Now consider the flip side: peacefulness. According to the nonprofit organization Vision of Humanity, which publishes an annual Global Peace Index, each of the 10 safest and most peaceful nations in the world is also among the most secular, least God-believing in the world. Most of the least safe and peaceful nations, conversely, are extremely religious.
As professor Stephen Law of the University of London observed: “If a decline in religiosity were the primary cause [of social ills], then we would expect those countries that have seen the greatest decline to have the most serious problems. But that is not the case.”
What about within the United States? According to the latest study from the Pew Research Center, the 10 states that report the highest levels of belief in God are Louisiana, Arkansas, Alabama, Mississippi, Georgia, South Carolina, North Carolina, Kentucky, Tennessee and Oklahoma (tied with Utah). The 10 states with the lowest levels of belief in God are Maine, Vermont, Connecticut, Rhode Island, New Hampshire, Massachusetts, New York, Alaska, Oregon and California. And as is the case in the rest of the world, when it comes to nearly all standard measures of societal health, including homicide rates, the least theistic states generally fare much better than the most theistic. Consider child-abuse fatality rates: Highly religious Mississippi’s is twice that of highly secular New Hampshire’s, and highly religious Kentucky’s is four times higher than highly secular Oregon’s.
It is, of course, impossible to conclude from any of this data that secularism, in and of itself, causes societal well-being, or that religiosity causes social ills. Peacefulness, prosperity and overall societal goodness are undoubtedly caused by multiple, complex factors — economic, geographic, cultural, political, historical and so forth. That said, it is clear that a strong or increased presence of secularism isn’t the damaging threat to society so many continually claim it to be. If only the likes of O’Reilly and Huckabee would take heed.
‘We are pattern-seeking primates. Our brains are designed by evolution to constantly be forming connections, patterns, learning things about the environment. We connect A to B to C, and often A really is connected to B, and B really is connected to C. This is called association learning. But we do not have a false-pattern-detection device in our brains to help us distinguish between true and false patterns, and so we make errors in our thinking. A type 1 error is believing a pattern is real when it is not(a false positive) and a type 2 error is not believing a pattern is real when it is(a false negative)
Go back in time, a few million years:
You hear a rustle in the grass. Is it a dangerous predator or just the wind?
If you think that the rustle in the grass is a dangerous predator, and it turns out it’s just the wind, you have made a type one error in cognition, a false positive. You thought the wind was connected to something and it wasn’t; You thought A was connected to B, but it wasn’t. So that’s a false positive but that’s relatively harmless. But if you think that the rustle in the grass is just the wind, but it’s really a dangerous predator, you’re lunch. You’ve just been given a Darwin award for taking yourself out of the gene pool early before reproducing. We are the descendants of those who are most likely to make type one errors, a false positive, versus type two errors, a false negative.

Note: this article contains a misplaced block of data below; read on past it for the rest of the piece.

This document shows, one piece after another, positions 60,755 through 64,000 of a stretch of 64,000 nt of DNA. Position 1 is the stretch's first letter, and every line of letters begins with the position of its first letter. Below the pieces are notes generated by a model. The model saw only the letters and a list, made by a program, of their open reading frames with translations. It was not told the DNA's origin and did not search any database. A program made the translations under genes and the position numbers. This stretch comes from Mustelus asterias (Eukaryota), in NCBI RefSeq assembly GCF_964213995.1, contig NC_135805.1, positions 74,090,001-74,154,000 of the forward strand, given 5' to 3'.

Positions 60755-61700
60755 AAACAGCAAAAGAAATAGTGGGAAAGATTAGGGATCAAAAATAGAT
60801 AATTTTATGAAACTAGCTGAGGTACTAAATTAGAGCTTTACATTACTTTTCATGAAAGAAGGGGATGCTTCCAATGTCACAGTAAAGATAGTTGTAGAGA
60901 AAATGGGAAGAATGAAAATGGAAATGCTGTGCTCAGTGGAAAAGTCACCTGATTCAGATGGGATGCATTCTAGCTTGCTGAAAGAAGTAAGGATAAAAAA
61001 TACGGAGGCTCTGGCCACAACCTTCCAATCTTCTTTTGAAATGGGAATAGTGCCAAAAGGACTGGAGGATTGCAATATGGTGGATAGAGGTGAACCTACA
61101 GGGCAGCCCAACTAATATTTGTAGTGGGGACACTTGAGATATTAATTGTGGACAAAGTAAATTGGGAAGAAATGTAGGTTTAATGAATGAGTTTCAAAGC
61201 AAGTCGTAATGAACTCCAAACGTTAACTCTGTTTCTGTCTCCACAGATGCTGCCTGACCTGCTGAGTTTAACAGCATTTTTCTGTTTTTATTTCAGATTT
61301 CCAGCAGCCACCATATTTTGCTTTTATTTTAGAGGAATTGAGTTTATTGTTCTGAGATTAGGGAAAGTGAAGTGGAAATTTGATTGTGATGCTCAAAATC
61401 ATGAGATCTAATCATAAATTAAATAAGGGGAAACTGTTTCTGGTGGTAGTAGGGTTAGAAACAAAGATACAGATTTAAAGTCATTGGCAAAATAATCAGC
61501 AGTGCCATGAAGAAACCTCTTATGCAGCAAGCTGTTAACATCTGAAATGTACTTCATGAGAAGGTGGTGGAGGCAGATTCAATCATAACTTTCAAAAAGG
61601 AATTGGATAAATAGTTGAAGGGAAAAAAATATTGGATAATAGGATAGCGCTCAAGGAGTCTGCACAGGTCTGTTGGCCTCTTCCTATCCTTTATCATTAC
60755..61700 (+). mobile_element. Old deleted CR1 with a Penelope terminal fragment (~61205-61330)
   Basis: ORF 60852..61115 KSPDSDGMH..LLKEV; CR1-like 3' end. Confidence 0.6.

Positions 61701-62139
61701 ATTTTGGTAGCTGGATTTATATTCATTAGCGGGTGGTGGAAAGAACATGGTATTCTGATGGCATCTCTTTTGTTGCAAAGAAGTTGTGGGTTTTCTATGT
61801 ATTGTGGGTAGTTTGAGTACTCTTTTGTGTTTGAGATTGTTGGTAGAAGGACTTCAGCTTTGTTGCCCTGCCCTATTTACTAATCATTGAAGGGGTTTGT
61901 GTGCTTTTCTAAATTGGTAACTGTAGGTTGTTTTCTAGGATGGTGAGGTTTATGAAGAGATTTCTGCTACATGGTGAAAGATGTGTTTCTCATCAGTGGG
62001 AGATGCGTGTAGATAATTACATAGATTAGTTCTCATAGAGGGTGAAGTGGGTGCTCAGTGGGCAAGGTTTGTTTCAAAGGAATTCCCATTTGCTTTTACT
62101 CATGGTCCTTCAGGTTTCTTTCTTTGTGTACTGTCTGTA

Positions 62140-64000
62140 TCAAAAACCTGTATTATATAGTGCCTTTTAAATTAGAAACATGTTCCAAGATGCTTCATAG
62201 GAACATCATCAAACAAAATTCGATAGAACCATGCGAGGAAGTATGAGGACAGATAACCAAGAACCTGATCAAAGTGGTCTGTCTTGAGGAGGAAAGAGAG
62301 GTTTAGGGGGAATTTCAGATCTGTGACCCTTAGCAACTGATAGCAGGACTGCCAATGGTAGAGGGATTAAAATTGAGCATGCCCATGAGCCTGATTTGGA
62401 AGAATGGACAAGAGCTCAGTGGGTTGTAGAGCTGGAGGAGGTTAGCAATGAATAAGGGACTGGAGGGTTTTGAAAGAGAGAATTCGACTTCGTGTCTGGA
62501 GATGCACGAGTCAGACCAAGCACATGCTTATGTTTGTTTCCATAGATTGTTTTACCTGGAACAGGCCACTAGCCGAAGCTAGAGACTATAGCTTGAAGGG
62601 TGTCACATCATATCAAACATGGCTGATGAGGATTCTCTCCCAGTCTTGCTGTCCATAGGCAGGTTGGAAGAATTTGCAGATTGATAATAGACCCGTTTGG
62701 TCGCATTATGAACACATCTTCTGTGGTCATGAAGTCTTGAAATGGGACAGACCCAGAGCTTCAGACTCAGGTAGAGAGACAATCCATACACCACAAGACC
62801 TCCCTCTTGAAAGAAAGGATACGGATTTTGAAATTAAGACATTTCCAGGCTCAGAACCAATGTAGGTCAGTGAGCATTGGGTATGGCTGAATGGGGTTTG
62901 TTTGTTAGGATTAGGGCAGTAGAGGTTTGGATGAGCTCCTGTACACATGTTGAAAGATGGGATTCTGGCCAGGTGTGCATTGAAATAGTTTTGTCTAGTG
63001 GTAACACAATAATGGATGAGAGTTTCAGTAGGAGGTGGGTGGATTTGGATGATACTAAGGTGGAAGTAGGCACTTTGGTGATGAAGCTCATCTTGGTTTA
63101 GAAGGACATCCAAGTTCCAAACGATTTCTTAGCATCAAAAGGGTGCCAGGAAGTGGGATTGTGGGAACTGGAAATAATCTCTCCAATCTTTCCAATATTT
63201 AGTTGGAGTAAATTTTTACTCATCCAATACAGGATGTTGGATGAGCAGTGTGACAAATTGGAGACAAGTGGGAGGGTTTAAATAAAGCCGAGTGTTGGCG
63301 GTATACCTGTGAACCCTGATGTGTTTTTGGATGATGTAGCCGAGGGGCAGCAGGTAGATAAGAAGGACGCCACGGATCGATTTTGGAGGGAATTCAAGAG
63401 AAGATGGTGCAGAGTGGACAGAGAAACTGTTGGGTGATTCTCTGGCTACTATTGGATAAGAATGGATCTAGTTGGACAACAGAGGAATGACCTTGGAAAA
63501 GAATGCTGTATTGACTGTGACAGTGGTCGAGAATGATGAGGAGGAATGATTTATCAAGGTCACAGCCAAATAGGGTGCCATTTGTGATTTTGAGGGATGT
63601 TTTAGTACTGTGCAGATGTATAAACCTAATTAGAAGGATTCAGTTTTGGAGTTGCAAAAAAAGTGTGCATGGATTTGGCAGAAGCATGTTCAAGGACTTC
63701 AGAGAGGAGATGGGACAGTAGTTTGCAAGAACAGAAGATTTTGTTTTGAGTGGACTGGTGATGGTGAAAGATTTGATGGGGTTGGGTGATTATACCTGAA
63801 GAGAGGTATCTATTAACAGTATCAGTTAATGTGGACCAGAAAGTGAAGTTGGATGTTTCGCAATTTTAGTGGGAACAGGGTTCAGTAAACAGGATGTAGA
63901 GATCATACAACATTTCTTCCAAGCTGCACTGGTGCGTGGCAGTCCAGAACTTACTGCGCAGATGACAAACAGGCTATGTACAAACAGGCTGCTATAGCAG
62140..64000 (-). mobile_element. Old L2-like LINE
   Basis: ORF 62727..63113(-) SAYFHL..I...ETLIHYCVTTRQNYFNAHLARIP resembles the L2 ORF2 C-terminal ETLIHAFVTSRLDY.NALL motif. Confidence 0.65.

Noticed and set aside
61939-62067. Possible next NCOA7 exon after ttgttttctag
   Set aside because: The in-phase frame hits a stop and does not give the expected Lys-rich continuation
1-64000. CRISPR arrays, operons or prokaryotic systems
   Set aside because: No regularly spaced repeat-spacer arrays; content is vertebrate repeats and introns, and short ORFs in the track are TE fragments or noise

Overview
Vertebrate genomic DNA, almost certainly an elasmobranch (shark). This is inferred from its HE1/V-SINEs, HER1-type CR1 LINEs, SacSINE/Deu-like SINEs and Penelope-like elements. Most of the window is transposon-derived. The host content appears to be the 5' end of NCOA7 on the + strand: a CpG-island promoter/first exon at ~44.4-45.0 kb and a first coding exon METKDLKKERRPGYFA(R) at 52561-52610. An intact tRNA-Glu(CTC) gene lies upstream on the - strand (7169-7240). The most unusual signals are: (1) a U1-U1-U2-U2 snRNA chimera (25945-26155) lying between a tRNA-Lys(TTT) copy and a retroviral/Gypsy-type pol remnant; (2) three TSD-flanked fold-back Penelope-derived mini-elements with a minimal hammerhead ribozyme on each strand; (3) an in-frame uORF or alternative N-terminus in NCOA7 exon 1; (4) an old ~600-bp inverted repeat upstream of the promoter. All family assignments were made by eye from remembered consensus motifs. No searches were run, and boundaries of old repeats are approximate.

Why can’t you just stay in the grass and collect enough data to get the answer right? Well predators don’t wait around for prey animals to collect more data; that’s why they stalk and sneak up on their prey animals, so they can’t get enough data. So we evolved the propensity to make snap decisions and make one kind of error more likely than another kind of error, that kind of error, a false positive, is superstition. That’s magical thinking; that’s assuming A is connected to B and is a true pattern. It isn’t. You are wrong. That’s the basis of finding false patterns like gods.
What’s the difference between the wind and a dangerous predator? The wind is an inanimate force – a dangerous predator is an intentional agent. And his intention is to eat me and that can’t be good. So what we also do in addition to finding these meaningful patterns is infuse into them agency. That is “it’s alive”, “it’s real” and has intention. And the intention is not good, so I better assume it’s real. This is the basis of animism, spiritism, polytheism, monotheism and the belief of angels and aliens and demons and spirits and poltergeists and gods. Gods are invisible agents who run the world to control things who create these patterns (who are these patterns that we used to explain things). All cultures everywhere in the world have created god beliefs, gods that are intentional agents
If i had to assemble a team to assess and best handle some “situation”, Hitchens would be in the top 5. He is best known for being one of the horsemen of neo-atheists. Sam Harris being the other one.
I just wanted to post a best of video. If you don’t agree with him or understand what he is saying… it’s probably a shortfall of yourself. Note: I don’t agree with all of what he says.